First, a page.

Now that we know a customer referral program is beneficial, the next order of business is to decide what kind of customer referral reward scheme to implement.
There's been some past research by the good people from the University of Pittsburgh and Korea University on this issue (pdf here). They examined how different referral reward schemes affected referral likelihood.
The referral marketing study examined the effect of brand strength on two common types of reward schemes:
A "Reward Me" scheme in which the recommender (the existing customer) receives the reward
A "Reward Both" scheme in which both parties (the existing customer and the new customer) are rewarded.
Two levels of brand strength were pitted against each other; stronger brands versus weaker brands. Stronger brands are brands that are well-established and have high brand awareness. Consumers of stronger brands feel more brand commitment to the brand than consumers of weaker brands.
298 mobile phone subscribers using different mobile services in Korea were examined. There are three major mobile services in Korea, the leading brand having 53% market share and the two follower brands having 31.5% and 15.5% share. The leading brand was used as the stronger brand, while the two follower brands were used as weaker brands.
The subscribers were told that their mobile phone provider was embarking on a referral reward program. The reward was 60,000 Korean won in free calls (about $50 at the time of the study) in the Reward Me condition or 30,000 won in free calls each in the Reward Both condition.
They were then tested for whether they would refer their phone service for the different reward schemes.
Weaker brands perform best when referrers are rewarded, stronger brands perform best when both referrers and referees are rewarded.
The results were condensed into a chart shown below.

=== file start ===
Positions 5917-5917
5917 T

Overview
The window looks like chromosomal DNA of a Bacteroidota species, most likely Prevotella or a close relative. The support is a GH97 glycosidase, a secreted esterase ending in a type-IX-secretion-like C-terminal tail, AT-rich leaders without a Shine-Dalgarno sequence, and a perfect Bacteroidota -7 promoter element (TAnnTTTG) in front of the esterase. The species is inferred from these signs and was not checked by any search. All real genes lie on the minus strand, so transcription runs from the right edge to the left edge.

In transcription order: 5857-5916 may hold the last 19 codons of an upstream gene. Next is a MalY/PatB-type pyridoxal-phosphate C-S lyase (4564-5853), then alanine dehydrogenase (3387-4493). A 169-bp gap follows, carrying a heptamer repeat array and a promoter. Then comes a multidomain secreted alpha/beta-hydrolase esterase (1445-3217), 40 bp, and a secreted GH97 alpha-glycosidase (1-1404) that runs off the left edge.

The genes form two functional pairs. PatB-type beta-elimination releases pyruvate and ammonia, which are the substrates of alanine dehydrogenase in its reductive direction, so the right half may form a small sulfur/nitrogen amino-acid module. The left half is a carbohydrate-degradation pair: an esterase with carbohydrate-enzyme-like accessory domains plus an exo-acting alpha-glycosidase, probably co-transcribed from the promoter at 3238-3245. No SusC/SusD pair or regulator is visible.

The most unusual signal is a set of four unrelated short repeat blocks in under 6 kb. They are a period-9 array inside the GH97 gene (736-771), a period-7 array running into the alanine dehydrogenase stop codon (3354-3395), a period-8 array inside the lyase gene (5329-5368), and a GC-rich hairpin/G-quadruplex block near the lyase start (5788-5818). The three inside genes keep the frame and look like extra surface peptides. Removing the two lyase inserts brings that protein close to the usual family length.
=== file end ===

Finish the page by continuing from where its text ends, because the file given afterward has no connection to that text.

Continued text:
Off the bat, we see that there are some significant differences in referral likelihood between stronger brands and weaker brands for different schemes.
For weaker brands: Referral likelihood increased by large margins when rewards were introduced (for both Reward Both and Reward Me schemes). The Reward Me scheme fared slightly better than Reward Both.
Researchers explained that consumers of weaker brands care a lot about what they get out of the referral as they tend to be more price sensitive. This perception caused them to be more attracted to the reward scheme where they gained the most, which was the Reward Me scheme.
For stronger brands: The Reward Both scheme performed a lot better compared to the Reward Me scheme. Now, this is surprising. The consumers of stronger brands did not seem to care about the higher reward they obtained for referrals in the Reward Me scheme! What is going on here?
Researchers think that this counterintuitive result is due to existing customers having a high affinity for the brand and are already willing to make the referral. By offering a larger reward to the referrer, it makes it seem like they are in it for the money. Additionally, the study showed that consumers of a strong brand tend to be less price sensitive. So the bigger reward in the Reward Me scheme didn't increase referral likelihood as it was seen as less important.